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Curry’s achievements not receiving universal praise

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“Life is but a walking shadow, a poor player who struts his hour upon the stage. And then is heard no more.”

Shakespeare’s Macbeth

If only those words by Bill the Bard held true for ALL ex- NBA players.

These days, that’s what Golden State Warriors star Stephen Curry has a right to be thinking to himself.

Unfortunately for Steph, though, not every former pro hoop luminary fades away in silence.

Taking verbal swipes at Curry and his team recently were a number of retired players, including Hall of Famers Oscar Robertson and Kareem Abdul-Jabbar and two other very good, if not great, past performers (Stephen Jackson and Cedric Ceballos.)

The ex-ballers basically pooh-poohed, to varying degrees, both Curry’s scintillating deadeye shooting and his team’s historically great performance this campaign.

Curry is a shoo-in to win his second straight MVP award, something accomplished previously by only a few elite players.

And at 56-6, Steph’s Warriors are currently one game ahead of the pace set by the Michael Jordan-led Chicago Bulls in 1995-96 when they recorded a best-ever 72-10 NBA regular season win-loss mark.

Golden State broke that Bulls’ club’s record for longest home winning streak at 45 with a 119-113 victory over visiting Orlando on Monday night.

Some, however, are still not that impressed.

Nice guy Curry reacted to the over-the-hill gang’s potshots by saying, “It’s getting a little annoying just because it’s unwarranted across the board.”

Here’s a sampling of the comments that chafed Steph.

The ones that most raised eyebrows were the comments made by Robertson.

The Big O is arguably the best all-around baller ever to strut his hour upon the stage, or in this case, court.

Nothing he couldn’t do.

He has also been one ex-superstar content to stay in the shadows over the years since his 1960s-70’s NBA playing days.

Rarely does he ever venture out of them.

He is no spotlight-addicted Magic Johnson, who annoyingly shows up EVERYWHERE and is constantly putting in his two cents on anything and everything in and out of basketball, whether we want to hear it or not.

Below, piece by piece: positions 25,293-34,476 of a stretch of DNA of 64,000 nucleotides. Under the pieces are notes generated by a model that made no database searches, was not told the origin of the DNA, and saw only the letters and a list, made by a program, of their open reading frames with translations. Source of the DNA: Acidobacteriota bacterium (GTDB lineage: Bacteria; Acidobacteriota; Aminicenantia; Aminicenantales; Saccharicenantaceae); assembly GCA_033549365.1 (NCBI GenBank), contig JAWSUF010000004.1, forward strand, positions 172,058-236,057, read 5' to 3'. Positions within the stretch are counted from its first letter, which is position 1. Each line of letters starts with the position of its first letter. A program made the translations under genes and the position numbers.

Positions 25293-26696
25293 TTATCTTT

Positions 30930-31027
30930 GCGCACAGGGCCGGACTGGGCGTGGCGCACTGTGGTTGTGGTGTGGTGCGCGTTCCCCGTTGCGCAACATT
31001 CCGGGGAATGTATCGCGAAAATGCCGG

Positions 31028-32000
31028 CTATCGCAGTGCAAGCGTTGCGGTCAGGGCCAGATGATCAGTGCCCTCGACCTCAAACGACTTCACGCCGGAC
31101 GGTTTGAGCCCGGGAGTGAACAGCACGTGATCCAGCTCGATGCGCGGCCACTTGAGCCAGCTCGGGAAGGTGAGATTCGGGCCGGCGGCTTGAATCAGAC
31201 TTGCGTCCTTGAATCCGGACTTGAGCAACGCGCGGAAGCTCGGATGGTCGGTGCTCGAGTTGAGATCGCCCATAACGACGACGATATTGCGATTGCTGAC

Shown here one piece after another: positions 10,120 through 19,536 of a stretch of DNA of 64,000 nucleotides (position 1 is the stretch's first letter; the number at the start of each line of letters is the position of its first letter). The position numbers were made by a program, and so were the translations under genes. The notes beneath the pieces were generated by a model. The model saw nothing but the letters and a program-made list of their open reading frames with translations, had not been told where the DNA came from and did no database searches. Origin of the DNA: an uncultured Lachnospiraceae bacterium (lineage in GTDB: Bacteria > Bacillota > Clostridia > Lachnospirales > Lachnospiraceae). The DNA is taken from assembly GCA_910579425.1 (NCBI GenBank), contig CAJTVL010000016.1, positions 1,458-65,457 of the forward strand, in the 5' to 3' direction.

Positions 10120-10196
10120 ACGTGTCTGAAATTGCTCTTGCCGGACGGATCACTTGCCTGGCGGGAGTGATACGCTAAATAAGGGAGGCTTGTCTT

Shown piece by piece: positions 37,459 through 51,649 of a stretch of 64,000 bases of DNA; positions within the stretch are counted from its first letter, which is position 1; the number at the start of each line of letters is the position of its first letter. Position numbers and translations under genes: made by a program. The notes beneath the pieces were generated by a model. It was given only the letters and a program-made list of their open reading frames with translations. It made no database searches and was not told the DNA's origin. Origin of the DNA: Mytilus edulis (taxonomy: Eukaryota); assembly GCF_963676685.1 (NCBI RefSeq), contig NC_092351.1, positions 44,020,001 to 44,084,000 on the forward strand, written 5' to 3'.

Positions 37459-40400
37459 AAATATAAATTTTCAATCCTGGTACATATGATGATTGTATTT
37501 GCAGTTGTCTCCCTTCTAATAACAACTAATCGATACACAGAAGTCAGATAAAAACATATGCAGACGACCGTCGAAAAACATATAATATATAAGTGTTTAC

Or an attention-craving Shaquille O’Neal.

In fact, Oscar may be the most taciturn ex-jock in history.

That’s why it was so surprising to see him turn up on “Mike & Mike,” an ESPN morning yak-yak radio show.

If he was just another “They don’t make ‘em like they used to” old-timer, everyone would have just rolled their eyes.

But if the Big O finally DOES say something, it at least gives you pause for thought.

And what he said was: “Coaches today don’t know anything about defenses.

“When I played, if you made a shot from the outside,” stated Robertson, “the next time I’m going to be on top of you and pressure you from the three- quarters mark or half-court line.

“They don’t do that now.”

Robertson went on to say he didn’t think Steph would have been as effective if he played back in the day.

Abdul-Jabbar was less harsh.

“Steph is a lights out shooter,” opined Kareem. “But the physical play (of bygone eras, when hand checks and forearms in the back were legally defensively) made it difficult to shoot jump shots from that far out.”

For his part, Stephen Jackson, of the 2006-07 Golden State outfit, took the current crop of Warriors to task as a whole, saying his ball club could take them in a playoff series.

That Jackson squad was an eighth-seed playoff team by virtue of a 42-40 regular season record. It did knock off the top West seed, Dallas, in the opening round but lost in the West semifinals to Utah.

And that team was better than this year’s edition?

Umm. Feel free to roll your eyes, folks.

Ceballos has a much stronger case when he says his ’93-94 Phoenix club would have run the present Warriors out of the gym.

“We had Kevin Johnson, Charles Barkley, Dan Majerle, Tom Chambers and Danny Ainge,” reasoned Ceballos.

That WAS a pretty spectacular ball club that won 60 regular-season games and made it all the way to the NBA Finals where it fell in six games to Jordan’s Bulls.

“Teams don’t expose Steph, the way he plays defense,” says Ceballos.

“Kevin Johnson was one of the strongest point guards ever — he would have worn Steph out going to the basket on drives.”

Valid point?

Or just jealousy on the part of athletes from past generations?

Golden State coach Steve Kerr is, understandably, quick to defend his star.

“A player from 30, 20 years ago would be unable to guard Steph,” offered Kerr.

“He’s too quick.”

The game was different then,” added Steve. “It was dominated by big men.

“These days there aren’t many of them.”

A weary-of-all-the-talk Curry countered the critics by saying, “For the most part, you don’t hear us comparing ourselves to other great teams, saying we’re better than this team or that one.”

“We’re living in the moment,” allowed Steph.

“We are a very competent group and we have fun when we play, and it shows.”

Which is a nice way of saying: You guys had your day — please go away and let us enjoy ours.

Andrew Bogut, the Warriors’ center, sets many of the bone-jarring screens that free up Curry to launch his famed ring-tailed howitzers.

Bogut had Steph’s back as well and, perhaps, offered a perfect take on the current Curry/Warriors bashers coming out of the woodwork.

“I hope,” said Andrew, with a sigh, “when I’m 50 or 60 and sitting on my couch drinking a beer and watching a game, that I’m not one of those bitter guys that does that

“I know how hard it is to get to this league.”

Perhaps Curry should brush aside the retired pros sniping by invoking a Macbeth quote of his own.

“It is a false tale . . . full of sound and fury, signifying nothing.”

Contact Man About Sports at: davwigg@gmail.com